Page last updated at 09:32 GMT, Friday, 6 June 2008 10:32 UK

Sudan leader lambasts 'campaign'

Sudanese President Omar Hassan Ahmed El Bashir
President Bashir says facts have been distorted and exaggerated

Sudan's president has said his country faces a "vicious campaign" after an international court accused his government of crimes against humanity.

Omar al-Bashir did not specifically mention the International Criminal Court's report.

But he said an "unfair and intentional" campaign was seeking to "exaggerate and distort facts".

The ICC report compared aspects of the Sudanese government's behaviour in Darfur to that of Nazi Germany.

A delegation from the Security Council has been visiting Sudan as part of a tour of Africa.

Mr Bashir told the visiting UN envoys the campaign was led by people "bent on exploiting the conflict in Darfur to serve their own agenda".

The UN Secretary-General, Ban Ki-moon, has urged Sudan to cooperate with the ICC, saying that impunity for serious crimes committed in Darfur cannot be accepted.

Sudanese officials protect the criminals and not the victims

Luis Moreno-Ocampo

In the report, ICC chief prosecutor Luis Moreno-Ocampo said Sudanese officials were covering up and denying crimes.

"We've seen it before," he told the UN Security Council.

"The Nazi regime invoked its national sovereignty to attack its own population, and then crossed borders to attack people in other countries."

Sudan's ambassador to the UN, Abdalmahmood Abdalhaleem Mohamed, said the comments were "fictitious and vicious" and harmful to the prospects of peace.

Sudanese President Omar Hassan Ahmed El Bashir
President Bashir says facts have been distorted and exaggerated

Mr Moreno-Ocampo delivered his report in New York to those UN Security Council members who have not travelled to Darfur and other African trouble-spots.

He said the "whole state apparatus" of Sudan was implicated in crimes against humanity in Darfur.

"The entire Darfur region is a crime scene. Despite promises and denials over the last five years, millions of civilians have been targeted by officials who vowed to protect them. Impunity reigns. Today we have an historic opportunity to confront those massive crimes," he said.


The UN delegation met some of the two million Darfuris who have fled their homes, as well as local officials and members of the under-strength UN-African Union peacekeeping force.

By accusing Sudan's "whole state apparatus" of helping shield criminals, correspondents say, the ICC prosecutor is implicating some of the highest officials of the government, although he does not name any individuals.

The treaty that created the ICC was intended to hold individuals, not entire states, responsible for war crimes and crimes against humanity.

The US has said the killings of black Africans in Darfur amount to a genocide - but the UN has not used that term.


Sudan has always denied charges that it organised the Janjaweed militias to take revenge on Darfuris after black African rebels took up arms in 2003.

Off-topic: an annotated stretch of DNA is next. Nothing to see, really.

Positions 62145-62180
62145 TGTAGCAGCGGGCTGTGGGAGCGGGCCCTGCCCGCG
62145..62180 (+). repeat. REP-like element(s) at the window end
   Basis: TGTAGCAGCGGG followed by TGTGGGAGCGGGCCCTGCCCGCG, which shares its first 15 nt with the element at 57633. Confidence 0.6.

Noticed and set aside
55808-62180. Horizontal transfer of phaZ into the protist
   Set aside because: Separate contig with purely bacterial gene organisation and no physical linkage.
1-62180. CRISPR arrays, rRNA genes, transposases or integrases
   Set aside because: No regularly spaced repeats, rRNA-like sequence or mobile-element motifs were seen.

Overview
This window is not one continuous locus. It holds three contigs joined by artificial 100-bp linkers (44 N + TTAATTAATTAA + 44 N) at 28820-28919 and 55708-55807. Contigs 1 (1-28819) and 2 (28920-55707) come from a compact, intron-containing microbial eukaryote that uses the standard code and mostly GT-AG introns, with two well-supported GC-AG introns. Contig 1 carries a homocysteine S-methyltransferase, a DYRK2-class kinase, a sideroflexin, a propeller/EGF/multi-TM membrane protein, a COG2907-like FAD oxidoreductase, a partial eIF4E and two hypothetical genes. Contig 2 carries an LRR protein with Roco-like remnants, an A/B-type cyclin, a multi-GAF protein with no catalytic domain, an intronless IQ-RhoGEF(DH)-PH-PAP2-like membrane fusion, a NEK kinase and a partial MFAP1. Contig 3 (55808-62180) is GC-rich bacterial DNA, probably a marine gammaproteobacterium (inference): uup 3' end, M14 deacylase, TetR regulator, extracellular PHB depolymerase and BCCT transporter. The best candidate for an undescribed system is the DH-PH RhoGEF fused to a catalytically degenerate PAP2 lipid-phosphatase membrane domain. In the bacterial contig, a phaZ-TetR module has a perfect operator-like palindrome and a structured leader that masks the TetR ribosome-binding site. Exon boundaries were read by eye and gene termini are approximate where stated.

Ahmed Haroun
- In charge of Darfur in 2003 and 2004 as deputy interior minister
- Quoted as saying that he had been given the authority to either kill or forgive in Darfur for the sake of peace and security
Ali Kushayb
- Commanded thousands of Janjaweed in mid-2003
- Allegedly promoted and witnessed rape and torture as part of the war strategy

But Mr Moreno-Ocampo said the pro-government Arab militias are still targeting civilians, who are being bombed, tortured, killed and raped.

He again demanded that Sudan hand over Ali Kushayb, a leader of the Janjaweed militia, and Ahmad Harun, Sudan's current humanitarian affairs minister.

He said Mr Harun had been promoted and was now on a committee overseeing the deployment of UN and African Union peacekeepers.

The two men are charged with 51 counts of war crimes and crimes against humanity, including acts of murder, persecution, torture, rape and forcible displacement.

Both men have denied involvement in war crimes.

Mr Moreno-Ocampo's report states that the ICC is proceeding with two new investigations - one involving government activities in Darfur and the other related to attacks on peacekeepers and aid workers.

He said this included the Darfur rebels alleged to have been responsible for the killing of African Union peacekeepers in Haskanita last year.

The BBC is not responsible for the content of external internet sites

Has China's housing bubble burst?
How the world's oldest clove tree defied an empire
Why Royal Ballet principal Sergei Polunin quit


Sign in

BBC navigation

Copyright © 2017 BBC. The BBC is not responsible for the content of external sites. Read more.

This page is best viewed in an up-to-date web browser with style sheets (CSS) enabled. While you will be able to view the content of this page in your current browser, you will not be able to get the full visual experience. Please consider upgrading your browser software or enabling style sheets (CSS) if you are able to do so.

Americas Africa Europe Middle East South Asia Asia Pacific